The schools my DC attend are in a middle-class area and a lot of the children achieve well - but I have seen lots and lots of effort made (eg small groups taken out, special work set, IEPs carefully monitored, small sets for lit and num for least able) for those who achieve less well.

I would expect most children to want to help the strugglers achieve a certain level tbh.

piscesmoon Sun 13-Sep-09 06:44:26

'Nervous It's not in the schools interest to concentrate on the bright kids'

It shouldn't be a question of the 'school's interest' (this is why I hate league tables)-all that matters is in the child's interests, and the school should be getting the very best from the child whatever their abilities.

elliepac Sun 13-Sep-09 07:33:10

Not in my experience. DS's school were so consious of SEN that they gave him an IEP in nursey at the grand old age of 3!!!!

I was a little shocked at the time because he was so young (late august born). They kept him on it until about 2/3 of he way through Year 1. He has had extra intervention by way of small group work and extra help in class. I was always quite sure that one of the main reasons he seemed behind was because he was a year younger than some in his class and, voila, by the time we got to the end of Year 1 he had caught up and was taken off it.

ICANDOTHAT Sun 13-Sep-09 13:51:03

Piscesmoon Yeah, I agree, it shouldn't be a case of that at all, but I think my comment has an element of truth based on reality. Most teachers I talk to feel under considerable pressure to ensure the under achievers are bought up to scratch iyswim. I didn't mean that they didn't want to help bright kids too, just that their ability to teach effectively is reported in league tables taken from SAT results. Personally, I think it's pretty shite to expect teachers to constantly assess, complete miles of paperwork, plan lessons, mark work and present lessons - how the hell do they get it all done?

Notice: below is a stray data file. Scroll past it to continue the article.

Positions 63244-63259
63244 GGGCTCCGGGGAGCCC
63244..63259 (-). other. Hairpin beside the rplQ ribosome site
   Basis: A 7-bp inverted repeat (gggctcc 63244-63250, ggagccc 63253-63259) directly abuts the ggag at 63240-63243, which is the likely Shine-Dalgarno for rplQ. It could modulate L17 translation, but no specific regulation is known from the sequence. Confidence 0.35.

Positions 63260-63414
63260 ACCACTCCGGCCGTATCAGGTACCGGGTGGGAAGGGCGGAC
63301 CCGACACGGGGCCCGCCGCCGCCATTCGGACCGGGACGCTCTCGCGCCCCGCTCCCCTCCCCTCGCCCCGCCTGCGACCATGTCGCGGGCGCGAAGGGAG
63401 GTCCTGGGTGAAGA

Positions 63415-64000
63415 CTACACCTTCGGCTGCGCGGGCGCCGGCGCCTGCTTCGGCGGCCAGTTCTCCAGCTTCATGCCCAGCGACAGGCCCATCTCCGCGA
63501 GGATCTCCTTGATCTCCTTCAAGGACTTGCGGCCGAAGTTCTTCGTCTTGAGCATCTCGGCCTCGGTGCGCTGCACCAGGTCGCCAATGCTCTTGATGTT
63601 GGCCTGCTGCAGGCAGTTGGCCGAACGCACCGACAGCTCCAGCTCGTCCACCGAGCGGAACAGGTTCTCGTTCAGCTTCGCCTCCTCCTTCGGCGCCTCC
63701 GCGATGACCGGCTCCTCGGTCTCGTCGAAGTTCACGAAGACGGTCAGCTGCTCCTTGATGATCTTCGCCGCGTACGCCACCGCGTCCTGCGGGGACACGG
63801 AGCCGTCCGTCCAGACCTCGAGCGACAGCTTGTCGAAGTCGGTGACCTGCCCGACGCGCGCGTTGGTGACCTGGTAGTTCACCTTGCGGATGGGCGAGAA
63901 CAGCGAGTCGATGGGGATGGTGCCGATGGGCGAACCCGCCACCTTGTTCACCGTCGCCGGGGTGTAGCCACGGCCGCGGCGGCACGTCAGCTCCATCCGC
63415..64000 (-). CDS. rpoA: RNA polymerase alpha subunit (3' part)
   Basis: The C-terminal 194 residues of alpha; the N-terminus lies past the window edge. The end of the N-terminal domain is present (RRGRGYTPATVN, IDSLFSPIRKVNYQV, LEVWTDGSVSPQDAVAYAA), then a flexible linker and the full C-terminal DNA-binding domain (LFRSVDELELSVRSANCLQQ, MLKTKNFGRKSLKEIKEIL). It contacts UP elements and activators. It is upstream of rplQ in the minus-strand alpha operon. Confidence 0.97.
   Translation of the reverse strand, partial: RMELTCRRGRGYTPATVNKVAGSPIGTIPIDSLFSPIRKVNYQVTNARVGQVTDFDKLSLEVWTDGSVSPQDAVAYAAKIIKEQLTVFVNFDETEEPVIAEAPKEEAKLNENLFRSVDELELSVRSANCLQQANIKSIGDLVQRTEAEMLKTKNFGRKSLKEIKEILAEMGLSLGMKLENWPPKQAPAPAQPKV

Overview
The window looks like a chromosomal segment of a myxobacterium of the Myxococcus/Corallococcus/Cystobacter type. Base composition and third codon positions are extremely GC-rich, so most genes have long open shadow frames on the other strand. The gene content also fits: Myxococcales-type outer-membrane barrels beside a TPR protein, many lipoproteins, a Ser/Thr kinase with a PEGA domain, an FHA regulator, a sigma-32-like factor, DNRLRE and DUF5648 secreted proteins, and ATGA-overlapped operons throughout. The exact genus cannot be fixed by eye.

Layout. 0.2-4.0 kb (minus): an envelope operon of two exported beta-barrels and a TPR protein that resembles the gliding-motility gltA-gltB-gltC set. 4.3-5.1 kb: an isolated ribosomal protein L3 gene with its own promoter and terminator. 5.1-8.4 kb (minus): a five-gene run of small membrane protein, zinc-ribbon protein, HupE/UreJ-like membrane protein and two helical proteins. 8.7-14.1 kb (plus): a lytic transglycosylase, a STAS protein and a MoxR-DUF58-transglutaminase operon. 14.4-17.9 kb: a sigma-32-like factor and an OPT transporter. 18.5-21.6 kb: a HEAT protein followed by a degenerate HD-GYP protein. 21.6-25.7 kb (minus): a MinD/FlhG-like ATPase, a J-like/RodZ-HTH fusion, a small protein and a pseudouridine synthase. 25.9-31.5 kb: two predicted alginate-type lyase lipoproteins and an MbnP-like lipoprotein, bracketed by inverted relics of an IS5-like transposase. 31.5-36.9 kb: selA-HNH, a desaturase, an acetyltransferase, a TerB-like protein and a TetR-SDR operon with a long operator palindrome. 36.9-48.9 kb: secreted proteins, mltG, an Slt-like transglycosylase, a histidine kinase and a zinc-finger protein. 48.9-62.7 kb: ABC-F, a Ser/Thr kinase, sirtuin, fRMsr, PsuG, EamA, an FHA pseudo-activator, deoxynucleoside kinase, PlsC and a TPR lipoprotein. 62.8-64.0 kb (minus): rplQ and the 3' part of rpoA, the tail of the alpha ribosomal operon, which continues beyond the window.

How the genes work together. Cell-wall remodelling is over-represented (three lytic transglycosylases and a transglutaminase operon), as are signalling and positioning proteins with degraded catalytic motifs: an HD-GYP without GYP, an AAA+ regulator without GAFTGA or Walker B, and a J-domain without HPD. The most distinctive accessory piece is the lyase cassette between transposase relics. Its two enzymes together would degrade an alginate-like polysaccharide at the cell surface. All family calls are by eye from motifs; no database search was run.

piscesmoon Sun 13-Sep-09 19:08:11

They get it done by doing an hours work outside the classroom for every hour in the classroom!
Of course schools look to the league tables-if they have got DCs who are just below a level 4 they are going to put the extra effort in to get to that level. I think that the tables should be abolished-all DCs needs should come first.

ICANDOTHAT Sun 13-Sep-09 19:48:45

Totally agree .... but what to do? Until SATs are abolished, 'target teaching' will be a massive influence of both the curriculum and teaching. If I feel this frustrated about it, imagine how any good teacher must feel. Makes me want to grab my kids and run sad

piscesmoon Sun 13-Sep-09 22:25:36

Hopefully SATs will be abolished and we can get away from teaching to the test and get on with educating the DCs!

Join the discussion

Join the discussion

Registering is free, easy, and means you can join in the discussion, get discounts, win prizes and lots more.

Register now